Canadian Travel Press
Issue Date: Oct 15, 2018

Transat Distribution Canada: Welcome to the evolution of retail travel



In the second part of CTP’s exclusive interview with TDC’s Nathalie Boyer and Susan Bowman, the conversation focuses on challenges, growth and a whole lot more.

About a year ago, Transat Distribution Canada’s general manager, Nathalie Boyer, and its vice-president marketing & industry relations, Susan Bowman, talked to Canadian Travel Press about the evolution of the retail travel business, so it seemed like a good idea to find out how the evolution was going.
“I think retail remains really rele-vant,” Boyer responded to the query. “The definition of a [retail] store will be different. Do I think the physical travel agency will disappear – the answer is not necessarily.”
She pointed out that: “It’s not [going to be the same] everywhere, but I think in the big cities you will need to redefine the experience within the store, if you want to attract people to come in.”
Boyer said that: “When you’re in a small community, your travel agency belongs to the community. It’s there. It’s like the coffee shop or the church. But in the bigger cities, we need to think about the experience. Why would a customer want to come into your store when they can shop online or call you or email you.”
TDC’s general manager said that consumers need a reason to come in, and she pointed to emerging technologies, like virtual reality or sensory experiences such as smell and music, that could give them a reason to stop by.

A bigger footprint
In fact, as Boyer sees it: “A travel agency is no different from any other retail store. So, in larger cities, I think we need to rethink the way we are approaching the client, in order to make sure that they are coming to our stores.”
Although she added that that doesn’t mean: “I’m thinking about reducing the footprint that we have; on the contrary, we want to expand where we need to put the brand there, but with another concept than the traditional shop that we are seeing.”
Right now, Boyer said that TDC has 406 agencies across Canada, while its Transat Agent@Home program has just under 100 members.
“We are really pleased with that program and we want to push it more,” Boyer said of Transat Agent@Home. “There is a lot of potential with that program.”
She said that TDC is currently hiring someone to take care of its @Home group exclusively for training purposes.
“We are expanding in each region, and hopefully, we can grow that number way more next year [2019]. The program is really good on the compensation plan, on the training, on the support and with the brand value as well. I think we have a really good program for agents.”
A point that Bowman stressed was that Transat Agent@Home counsellors are included in the Air Miles program, telling CTP: “So imagine that. They have an automatic customer base that they can go after and will come to them.
I don’t think anybody else can say that to them because when they’re independent, they’re truly independent, but we’re one of the few groups that says there are a lot of [Air Miles] collectors out there that want to redeem, and you’re the [agent] that they can redeem with – and only you.”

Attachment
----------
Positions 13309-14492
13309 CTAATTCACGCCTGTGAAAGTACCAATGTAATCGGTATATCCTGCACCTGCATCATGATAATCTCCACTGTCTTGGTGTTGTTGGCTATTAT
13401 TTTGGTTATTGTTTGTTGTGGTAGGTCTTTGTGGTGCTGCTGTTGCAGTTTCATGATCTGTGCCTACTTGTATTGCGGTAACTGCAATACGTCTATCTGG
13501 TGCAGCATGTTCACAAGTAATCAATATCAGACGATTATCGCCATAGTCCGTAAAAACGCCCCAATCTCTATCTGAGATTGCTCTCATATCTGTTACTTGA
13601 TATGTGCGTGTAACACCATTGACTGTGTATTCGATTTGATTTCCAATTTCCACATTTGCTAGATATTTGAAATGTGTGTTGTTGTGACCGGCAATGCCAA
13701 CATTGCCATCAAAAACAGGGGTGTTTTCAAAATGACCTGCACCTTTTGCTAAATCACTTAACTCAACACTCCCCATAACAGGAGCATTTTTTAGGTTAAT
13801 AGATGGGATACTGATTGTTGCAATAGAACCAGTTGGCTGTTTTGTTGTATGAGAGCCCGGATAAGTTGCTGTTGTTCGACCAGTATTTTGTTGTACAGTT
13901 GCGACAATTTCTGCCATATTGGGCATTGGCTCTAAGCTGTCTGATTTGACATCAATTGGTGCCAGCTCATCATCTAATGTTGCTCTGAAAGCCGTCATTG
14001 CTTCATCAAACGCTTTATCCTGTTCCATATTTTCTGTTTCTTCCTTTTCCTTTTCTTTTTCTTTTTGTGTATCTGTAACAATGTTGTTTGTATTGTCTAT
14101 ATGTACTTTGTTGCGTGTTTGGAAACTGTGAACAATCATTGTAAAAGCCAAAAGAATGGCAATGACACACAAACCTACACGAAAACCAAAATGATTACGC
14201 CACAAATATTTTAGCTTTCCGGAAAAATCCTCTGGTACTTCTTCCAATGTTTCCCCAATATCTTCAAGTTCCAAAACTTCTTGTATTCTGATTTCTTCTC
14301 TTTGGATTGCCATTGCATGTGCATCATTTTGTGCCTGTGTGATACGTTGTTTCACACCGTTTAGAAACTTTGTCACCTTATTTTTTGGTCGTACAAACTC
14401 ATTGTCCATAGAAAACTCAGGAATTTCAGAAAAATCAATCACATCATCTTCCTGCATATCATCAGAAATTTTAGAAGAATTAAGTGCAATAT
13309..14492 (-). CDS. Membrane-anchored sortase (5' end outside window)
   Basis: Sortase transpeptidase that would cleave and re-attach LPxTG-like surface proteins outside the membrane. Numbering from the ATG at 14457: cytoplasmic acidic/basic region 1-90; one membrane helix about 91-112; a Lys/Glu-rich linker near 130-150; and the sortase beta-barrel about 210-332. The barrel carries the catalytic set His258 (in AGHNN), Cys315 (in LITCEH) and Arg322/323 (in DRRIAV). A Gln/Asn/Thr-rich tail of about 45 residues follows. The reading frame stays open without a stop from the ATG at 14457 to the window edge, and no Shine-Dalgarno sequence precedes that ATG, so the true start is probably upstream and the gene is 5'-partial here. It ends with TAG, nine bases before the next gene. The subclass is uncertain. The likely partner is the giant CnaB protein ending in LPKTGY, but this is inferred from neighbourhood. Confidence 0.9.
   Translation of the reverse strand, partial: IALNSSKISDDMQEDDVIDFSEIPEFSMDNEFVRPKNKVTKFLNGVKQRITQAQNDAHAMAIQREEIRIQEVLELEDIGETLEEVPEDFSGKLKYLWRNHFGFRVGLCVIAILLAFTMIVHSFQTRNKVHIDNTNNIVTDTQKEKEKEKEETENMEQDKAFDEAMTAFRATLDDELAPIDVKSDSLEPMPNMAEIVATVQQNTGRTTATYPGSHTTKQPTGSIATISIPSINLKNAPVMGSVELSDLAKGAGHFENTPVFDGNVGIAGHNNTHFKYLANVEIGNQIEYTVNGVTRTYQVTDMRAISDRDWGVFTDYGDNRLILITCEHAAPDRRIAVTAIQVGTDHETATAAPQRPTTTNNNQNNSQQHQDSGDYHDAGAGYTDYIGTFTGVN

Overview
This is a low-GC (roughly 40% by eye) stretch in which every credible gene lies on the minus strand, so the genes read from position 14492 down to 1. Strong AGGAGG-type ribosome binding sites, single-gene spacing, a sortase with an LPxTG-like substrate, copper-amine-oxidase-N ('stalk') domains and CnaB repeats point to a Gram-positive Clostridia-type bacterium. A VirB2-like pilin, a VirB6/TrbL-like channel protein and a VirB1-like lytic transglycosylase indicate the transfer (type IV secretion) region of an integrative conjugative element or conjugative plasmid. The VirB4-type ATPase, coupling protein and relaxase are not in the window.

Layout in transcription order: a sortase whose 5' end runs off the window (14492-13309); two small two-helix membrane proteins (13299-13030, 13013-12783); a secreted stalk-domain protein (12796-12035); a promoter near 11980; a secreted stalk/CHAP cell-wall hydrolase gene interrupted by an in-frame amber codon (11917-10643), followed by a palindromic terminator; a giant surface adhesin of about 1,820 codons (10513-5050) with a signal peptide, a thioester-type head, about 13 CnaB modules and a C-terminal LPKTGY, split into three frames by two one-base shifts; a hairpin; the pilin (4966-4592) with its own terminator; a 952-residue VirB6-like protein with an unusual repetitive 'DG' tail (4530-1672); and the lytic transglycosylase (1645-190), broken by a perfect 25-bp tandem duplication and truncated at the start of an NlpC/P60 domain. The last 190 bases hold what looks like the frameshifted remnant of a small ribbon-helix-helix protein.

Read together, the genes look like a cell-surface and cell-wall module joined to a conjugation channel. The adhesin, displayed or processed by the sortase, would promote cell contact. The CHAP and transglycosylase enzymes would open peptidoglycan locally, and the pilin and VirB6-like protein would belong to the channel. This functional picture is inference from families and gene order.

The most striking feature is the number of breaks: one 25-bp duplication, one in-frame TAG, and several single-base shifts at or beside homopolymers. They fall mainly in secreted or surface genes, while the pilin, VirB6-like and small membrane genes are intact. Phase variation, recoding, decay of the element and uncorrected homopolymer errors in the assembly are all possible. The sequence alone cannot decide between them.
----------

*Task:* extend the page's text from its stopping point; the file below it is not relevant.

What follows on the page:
Life’s a challenge
Anyone that’s been in the travel business for at least 15 minutes knows that it’s an industry that has always faced more than its share of challenges. Some of those challenges can be managed by the industry, but others are simply outside of its control.
Boyer is quick to point to one of the most obvious challenges, telling Canadian Travel Press: “The way humans are built is a challenge because everyone likes to stay in their comfort zone because it’s easier. So change is difficult within our industry.”
She also pointed out that: “Recruitment is a challenge.
We need to find a new way to attract a new generation of agents. We’ve opened two branches in Ontario and we received plenty of resumes, but we ended up with agents without experience [or much experience], and it was quite refreshing because we [trained] them.”
A passion for travel
And she continued: “We’ve put more emphasis on the compatibility or engagement of the individual – the passion they have for travel – more than the diplomas they have. We train them. We educate
them. And it’s bringing a new way of seeing things out within our branches, and we are quite happy with that. But trying to recruit new travel professionals is a challenge.”
Another industry challenge is regulation, with Boyer noting that: “What’s difficult about regulation is we have different systems – TICO, OPC and BC’s travel regulations – and they are not similar across the country. Every region has its own rules.
We tend to manage the same everywhere, and we take the toughest one [system of regulation] and apply it everywhere.”
As for external challenges, she told CTP: “Well, everything can be a threat for our industry. I mean you’ve mentioned our friend to the south [Trump], but as well, there’s hurricanes – they’re not impacting the Caribbean so far, but you never know. So the weather, terrorism, pandemics – just name it – the economy – everything is impacting the travel industry. There is never a dull moment, I can assure you of that.”